Trafficking in Persons Report 2017 - Country Narratives - Australia


The Government of Australia fully meets the minimum standards for the elimination of trafficking. The government continued to demonstrate serious and sustained efforts during the reporting period; therefore, Australia remained on Tier 1. The government demonstrated serious and sustained efforts by increasing investigations of suspected trafficking cases, identifying and referring more victims to the government-funded support program, and implementing changes to its visa policies intended to better address the needs of foreign trafficking victims. Although the government meets the minimum standards, screening procedures for indicators of labor trafficking among vulnerable groups remained insufficient. Authorities did not obtain any convictions under the trafficking provisions of the criminal code for the third consecutive year; courts convicted only one trafficker for dealing in proceeds of a crime under Division 400 of the criminal code, but fully suspended his sentence.


Further strengthen efforts to investigate and prosecute trafficking offenses, with increased focus on labor trafficking, and convict and stringently sentence sex and labor traffickers; increase efforts to train police and other front-line officers to recognize indicators of trafficking and respond to suspected cases of both sex and labor trafficking; increase training for prosecutors and judges on Australian trafficking laws; continue to strengthen efforts to proactively identify trafficking victims among vulnerable groups, such as undocumented migrants or workers filing civil grievances; ensure initial screening interviews with potential victims are conducted in a safe and neutral location, and in the presence of a social service professional; increase funding to NGOs for robust victim protection services; consider establishing a national compensation scheme for trafficking victims; continue to implement or fund awareness campaigns, particularly among rural communities and migrant populations; strengthen efforts to prosecute and convict Australian child sex tourists; increase efforts to investigate and hold accountable foreign diplomats posted in Australia suspected of complicity in trafficking; and develop a targeted campaign to raise awareness among clients of the legal commercial sex industry about the links between prostitution and trafficking.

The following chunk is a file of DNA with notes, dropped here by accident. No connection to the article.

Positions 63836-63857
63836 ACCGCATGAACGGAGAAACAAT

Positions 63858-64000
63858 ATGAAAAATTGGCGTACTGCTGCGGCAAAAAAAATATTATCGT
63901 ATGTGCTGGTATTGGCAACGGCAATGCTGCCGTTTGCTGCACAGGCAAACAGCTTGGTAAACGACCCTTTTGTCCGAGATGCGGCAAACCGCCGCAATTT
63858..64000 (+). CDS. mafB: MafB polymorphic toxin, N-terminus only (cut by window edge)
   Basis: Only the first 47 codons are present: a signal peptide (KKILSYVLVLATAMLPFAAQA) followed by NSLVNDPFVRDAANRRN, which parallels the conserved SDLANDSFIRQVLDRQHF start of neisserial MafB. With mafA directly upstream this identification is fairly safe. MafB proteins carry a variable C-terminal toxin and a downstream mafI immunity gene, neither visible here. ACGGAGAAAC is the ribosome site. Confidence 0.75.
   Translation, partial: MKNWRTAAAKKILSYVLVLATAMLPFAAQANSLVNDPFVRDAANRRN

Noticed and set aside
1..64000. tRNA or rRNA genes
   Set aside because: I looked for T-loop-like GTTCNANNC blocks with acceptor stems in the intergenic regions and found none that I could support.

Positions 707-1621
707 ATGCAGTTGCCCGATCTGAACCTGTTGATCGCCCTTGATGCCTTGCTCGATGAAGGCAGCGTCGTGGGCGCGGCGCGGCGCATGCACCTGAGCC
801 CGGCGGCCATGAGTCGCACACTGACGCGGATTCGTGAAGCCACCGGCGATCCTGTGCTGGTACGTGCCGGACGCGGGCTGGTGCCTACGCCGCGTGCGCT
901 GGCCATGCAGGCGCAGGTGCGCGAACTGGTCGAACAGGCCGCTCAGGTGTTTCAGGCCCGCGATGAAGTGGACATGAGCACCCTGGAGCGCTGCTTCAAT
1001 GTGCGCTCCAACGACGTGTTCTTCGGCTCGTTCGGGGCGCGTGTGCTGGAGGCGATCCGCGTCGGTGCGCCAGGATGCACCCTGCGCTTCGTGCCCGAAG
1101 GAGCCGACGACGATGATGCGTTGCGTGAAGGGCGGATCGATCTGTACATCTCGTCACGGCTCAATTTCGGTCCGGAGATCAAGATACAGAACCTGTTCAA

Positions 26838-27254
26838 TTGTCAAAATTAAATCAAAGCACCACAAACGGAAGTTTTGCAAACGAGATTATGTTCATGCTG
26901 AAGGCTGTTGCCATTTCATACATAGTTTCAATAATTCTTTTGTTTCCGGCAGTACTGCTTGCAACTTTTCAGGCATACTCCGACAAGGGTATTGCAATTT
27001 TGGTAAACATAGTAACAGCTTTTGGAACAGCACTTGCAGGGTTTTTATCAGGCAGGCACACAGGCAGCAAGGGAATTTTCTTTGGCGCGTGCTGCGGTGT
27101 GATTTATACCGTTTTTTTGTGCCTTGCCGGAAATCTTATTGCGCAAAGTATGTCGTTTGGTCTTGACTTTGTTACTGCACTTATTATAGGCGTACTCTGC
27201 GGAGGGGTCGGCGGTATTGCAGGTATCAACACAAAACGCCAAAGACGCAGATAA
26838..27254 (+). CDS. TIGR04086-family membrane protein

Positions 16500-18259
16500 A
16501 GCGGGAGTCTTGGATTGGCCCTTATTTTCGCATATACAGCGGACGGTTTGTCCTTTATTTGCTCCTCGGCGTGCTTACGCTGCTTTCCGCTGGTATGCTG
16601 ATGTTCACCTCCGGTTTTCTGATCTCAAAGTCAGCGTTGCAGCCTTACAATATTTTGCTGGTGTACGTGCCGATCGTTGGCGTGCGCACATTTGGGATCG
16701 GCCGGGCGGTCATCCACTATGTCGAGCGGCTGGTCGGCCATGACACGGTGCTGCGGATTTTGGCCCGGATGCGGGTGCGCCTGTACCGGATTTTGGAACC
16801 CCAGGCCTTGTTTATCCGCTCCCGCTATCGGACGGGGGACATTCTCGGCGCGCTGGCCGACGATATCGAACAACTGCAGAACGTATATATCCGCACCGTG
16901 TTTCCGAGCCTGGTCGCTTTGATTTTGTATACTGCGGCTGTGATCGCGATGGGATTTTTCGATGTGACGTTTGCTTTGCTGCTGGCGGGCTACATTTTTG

The government increased investigations, but convicted only one trafficker. Divisions 270 and 271 of the Commonwealth Criminal Code prohibit sex and labor trafficking and trafficking-related offenses and prescribe maximum penalties of 12 to 25 years imprisonment and fines of up to 197,000 Australian dollars ($142,238). These penalties are sufficiently stringent and commensurate with those prescribed for other serious offenses, such as rape. The criminal code also prohibits forced labor and prescribes penalties of nine years imprisonment, and the Migration Act of 2007 prohibits exploitation of migrant workers through forced labor, sexual servitude, or slavery, and prescribes penalties of up to five years imprisonment and various fines. Under the law, prosecutors cannot recommend prison sentences—a factor that may contribute to insufficient penalties for traffickers prosecuted under lesser criminal charges.

The Australian Federal Police (AFP) investigated 105 cases of alleged trafficking and related offenses, an increase from 61 cases investigated in 2015; roughly a third were suspected forced marriage cases, and the government did not report how many involved sex or labor trafficking. The government initiated prosecutions of four defendants for suspected labor trafficking offenses and one defendant for suspected sex trafficking offenses, compared to four prosecutions in 2015 and nine in 2014. Authorities continued prosecutions from previous reporting periods against three individuals suspected of forced labor offenses. One individual allegedly subjected 23 foreign nationals to forced labor and was charged with “causing a person to remain in servitude.” In a separate case, authorities initiated the prosecution of two individuals for the alleged long-term exploitation of a foreign national brought to Melbourne in 2007 to perform domestic labor. The government opened one investigation into alleged labor trafficking in the household of a foreign diplomat, but reported being unable to pursue prosecution due to diplomatic immunity provisions.